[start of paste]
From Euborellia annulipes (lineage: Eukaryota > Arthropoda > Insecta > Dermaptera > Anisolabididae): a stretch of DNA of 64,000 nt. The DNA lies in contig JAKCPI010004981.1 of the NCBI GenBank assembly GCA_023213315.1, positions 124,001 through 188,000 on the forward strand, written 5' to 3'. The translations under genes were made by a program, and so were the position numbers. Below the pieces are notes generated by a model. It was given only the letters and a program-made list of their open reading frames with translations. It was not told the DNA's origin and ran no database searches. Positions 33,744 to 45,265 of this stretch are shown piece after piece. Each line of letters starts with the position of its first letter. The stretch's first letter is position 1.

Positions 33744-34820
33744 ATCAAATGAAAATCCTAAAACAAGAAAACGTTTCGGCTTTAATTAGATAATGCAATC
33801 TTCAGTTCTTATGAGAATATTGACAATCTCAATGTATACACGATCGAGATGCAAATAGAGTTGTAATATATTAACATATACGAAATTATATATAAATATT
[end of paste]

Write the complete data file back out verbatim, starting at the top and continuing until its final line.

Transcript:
From Euborellia annulipes (lineage: Eukaryota > Arthropoda > Insecta > Dermaptera > Anisolabididae): a stretch of DNA of 64,000 nt. The DNA lies in contig JAKCPI010004981.1 of the NCBI GenBank assembly GCA_023213315.1, positions 124,001 through 188,000 on the forward strand, written 5' to 3'. The translations under genes were made by a program, and so were the position numbers. Below the pieces are notes generated by a model. It was given only the letters and a program-made list of their open reading frames with translations. It was not told the DNA's origin and ran no database searches. Positions 33,744 to 45,265 of this stretch are shown piece after piece. Each line of letters starts with the position of its first letter. The stretch's first letter is position 1.

Positions 33744-34820
33744 ATCAAATGAAAATCCTAAAACAAGAAAACGTTTCGGCTTTAATTAGATAATGCAATC
33801 TTCAGTTCTTATGAGAATATTGACAATCTCAATGTATACACGATCGAGATGCAAATAGAGTTGTAATATATTAACATATACGAAATTATATATAAATATT